Pearls: A Modern Passion
People have adored pearls for centuries (see The Enthusiast).
The Gemological Institute of American’s (GIA) explains the allure as: “Perfect shining spheres. Lustrous baroque forms. Seductive strands, warm to the touch. Pearls are simply and purely organic.” This blog opens a door into how pearls are priced, including how shapes influence price.
Pearls develop spontaneously in saltwater and freshwater mussels in the world’s oceans, lakes, and rivers. We refer to these as natural pearls.
Quality natural pearls are rare. The probability of finding a pearl appropriate for the fine jewelry market is about 1 in 10,000. So, imagine the price of a matched, natural pearl necklace or earrings. According to GIA, in 1917 Pierre Cartier traded a double strand of natural pearls for a mansion on Fifth Avenue in New York City. The price of natural pearls has not decreased since then.
Pearl pricing began to change in 1893 when Mikimoto Kōkichi successfully cultured a pearl. While it took decades to perfect the technique, today cultured pearls dominate the market, bringing prices down so the public can enjoy wearing pearls every day. Mikimoto’s first step led to the development of his luxury pearl company.
Like other gems, the price of cultured pearls is determined by their size, shape, and color. Unlike other gems pearls are priced according to nacre quality, surface blemishes, and luster. A later blog explores these terms more in-depth. This blog focuses on a few of the better-known shapes.
Round is probably the best-known, and the historically coveted pearl shape. All things being equal, round is the most expensive shape. White Orchid Studio creates designs with round pearls, but we also love working with semi-rounds as well as ringed pearls. Our Fire and Ice necklace and earrings are great examples.
Our Falling Water bracelet celebrates freshwater round pearls (see below)
Organic, less than perfect aesthetics resonate with our passion for gardens while creating unlimited opportunities for expressive jewelry. They also help customers by reducing prices.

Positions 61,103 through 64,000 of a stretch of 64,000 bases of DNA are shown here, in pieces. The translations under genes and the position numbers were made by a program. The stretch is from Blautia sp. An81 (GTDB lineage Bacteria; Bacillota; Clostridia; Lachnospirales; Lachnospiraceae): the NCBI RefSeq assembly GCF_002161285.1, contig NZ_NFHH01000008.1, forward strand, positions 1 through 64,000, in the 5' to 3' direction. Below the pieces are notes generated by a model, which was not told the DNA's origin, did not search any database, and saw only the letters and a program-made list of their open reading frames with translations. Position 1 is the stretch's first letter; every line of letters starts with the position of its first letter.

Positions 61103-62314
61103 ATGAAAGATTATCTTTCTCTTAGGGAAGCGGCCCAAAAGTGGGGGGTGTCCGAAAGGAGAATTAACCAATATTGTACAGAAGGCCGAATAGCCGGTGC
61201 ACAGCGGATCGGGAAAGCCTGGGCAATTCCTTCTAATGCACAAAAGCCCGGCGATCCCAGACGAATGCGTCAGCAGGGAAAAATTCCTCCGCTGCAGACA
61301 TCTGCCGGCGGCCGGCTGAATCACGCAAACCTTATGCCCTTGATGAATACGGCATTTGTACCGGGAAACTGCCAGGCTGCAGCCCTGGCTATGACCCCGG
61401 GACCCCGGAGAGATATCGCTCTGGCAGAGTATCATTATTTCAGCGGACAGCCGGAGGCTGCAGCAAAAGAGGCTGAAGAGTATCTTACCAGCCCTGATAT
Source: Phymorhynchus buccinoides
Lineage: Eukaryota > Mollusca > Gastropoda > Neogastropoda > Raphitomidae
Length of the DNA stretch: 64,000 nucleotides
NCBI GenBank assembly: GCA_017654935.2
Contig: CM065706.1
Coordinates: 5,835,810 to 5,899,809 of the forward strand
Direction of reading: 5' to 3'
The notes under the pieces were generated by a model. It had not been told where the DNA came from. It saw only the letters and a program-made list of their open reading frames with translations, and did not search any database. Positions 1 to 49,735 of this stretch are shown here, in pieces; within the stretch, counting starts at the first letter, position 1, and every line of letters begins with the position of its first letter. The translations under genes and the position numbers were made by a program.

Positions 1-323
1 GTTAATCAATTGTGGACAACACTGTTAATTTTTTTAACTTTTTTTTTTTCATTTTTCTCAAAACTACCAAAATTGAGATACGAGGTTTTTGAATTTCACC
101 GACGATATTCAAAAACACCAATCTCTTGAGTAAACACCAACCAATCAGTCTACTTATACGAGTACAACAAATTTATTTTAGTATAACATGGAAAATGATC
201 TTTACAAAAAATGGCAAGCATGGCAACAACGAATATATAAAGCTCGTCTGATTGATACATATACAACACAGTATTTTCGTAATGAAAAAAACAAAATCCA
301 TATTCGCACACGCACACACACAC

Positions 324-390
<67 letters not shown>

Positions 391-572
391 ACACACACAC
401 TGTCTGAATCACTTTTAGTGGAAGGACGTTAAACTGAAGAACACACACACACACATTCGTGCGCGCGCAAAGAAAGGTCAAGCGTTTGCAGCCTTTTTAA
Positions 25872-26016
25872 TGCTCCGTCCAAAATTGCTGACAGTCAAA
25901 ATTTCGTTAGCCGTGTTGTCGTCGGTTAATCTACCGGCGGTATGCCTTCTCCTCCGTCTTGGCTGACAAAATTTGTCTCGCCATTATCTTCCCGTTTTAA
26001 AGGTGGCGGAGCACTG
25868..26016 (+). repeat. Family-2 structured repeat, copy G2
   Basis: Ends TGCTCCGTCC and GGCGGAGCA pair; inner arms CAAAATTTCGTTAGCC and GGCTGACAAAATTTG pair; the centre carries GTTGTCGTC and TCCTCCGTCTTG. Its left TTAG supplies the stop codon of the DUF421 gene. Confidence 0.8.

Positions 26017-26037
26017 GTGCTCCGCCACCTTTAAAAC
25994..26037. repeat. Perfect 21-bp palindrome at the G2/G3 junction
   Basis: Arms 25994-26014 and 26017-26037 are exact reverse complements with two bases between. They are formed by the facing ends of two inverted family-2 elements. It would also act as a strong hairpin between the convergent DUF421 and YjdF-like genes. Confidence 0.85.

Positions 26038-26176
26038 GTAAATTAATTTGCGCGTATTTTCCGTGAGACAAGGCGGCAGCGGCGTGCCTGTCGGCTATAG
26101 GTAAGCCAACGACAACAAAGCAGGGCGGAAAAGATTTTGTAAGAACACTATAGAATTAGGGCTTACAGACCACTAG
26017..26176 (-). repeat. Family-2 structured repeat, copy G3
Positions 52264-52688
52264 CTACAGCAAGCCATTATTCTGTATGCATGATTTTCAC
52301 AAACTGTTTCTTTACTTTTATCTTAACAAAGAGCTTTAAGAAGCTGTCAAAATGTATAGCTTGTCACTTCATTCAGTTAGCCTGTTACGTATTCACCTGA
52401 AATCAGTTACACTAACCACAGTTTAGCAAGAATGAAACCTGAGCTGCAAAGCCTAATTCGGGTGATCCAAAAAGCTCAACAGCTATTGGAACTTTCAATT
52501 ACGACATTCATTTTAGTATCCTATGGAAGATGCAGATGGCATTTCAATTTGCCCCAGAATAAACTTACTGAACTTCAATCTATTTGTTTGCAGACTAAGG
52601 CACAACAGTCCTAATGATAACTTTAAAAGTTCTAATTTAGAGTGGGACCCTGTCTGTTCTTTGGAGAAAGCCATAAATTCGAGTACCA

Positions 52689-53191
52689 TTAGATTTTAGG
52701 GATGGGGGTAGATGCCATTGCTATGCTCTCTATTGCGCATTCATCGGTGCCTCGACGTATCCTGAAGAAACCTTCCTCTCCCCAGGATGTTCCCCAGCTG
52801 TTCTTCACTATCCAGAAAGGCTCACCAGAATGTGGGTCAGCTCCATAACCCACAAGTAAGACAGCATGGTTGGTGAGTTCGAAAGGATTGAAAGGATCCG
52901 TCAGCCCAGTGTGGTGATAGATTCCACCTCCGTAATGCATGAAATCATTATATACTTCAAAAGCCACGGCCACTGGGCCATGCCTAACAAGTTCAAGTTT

Baroque refers to an ornate style of architecture, music, and art that emerged in Europe during the 17th and 18th centuries. Versailles is a baroque style palace, Bernini exemplifies the baroque style by grouping figures in exuberant, highly detailed sculptures, Vivaldi, Bach, and Handel created baroque compositions that paint pictures in music.
High fashion is again celebrating baroque pearls, for good reason. While round pearls are ethereal, baroque pearls broke that mold in exuberant ways.
Hello Gorgeous is a perfect example of why thinking outside the box rewards us all. Baroque pearls, like the artistic period, combine with so many other gems beautifully. Their shapes and undulating colors expand the artistic pallet of any piece of jewelry.
Keshi pearls are a special case born of the culturing process. When an irritant is introduced into a mollusk, the mollusk layers the irritant with nacre over and over thus forming a pearl. But sometimes excess nacre escapes and is deposited along the lip of the mollusk to form keshi pearls. Rather than having a round shape, keshi pearls exhibit a variety of shapes not seen in other types of pearls. Add exuberant shapes to the layering of pure nacre and the result is light reflection that enhances the glow of our skin. White Orchid Studio’s necklace Strawberry Stars demonstrates how Keshi pearls stand out.
With so many types of pearls to choose from, and such a variety of prices, customers today can indulge in our passion for pearls with little to no guilt.
Want to learn more? Visit my blogs at https://whiteorchidfinejewelry.com/blogs/the-enthusiast.
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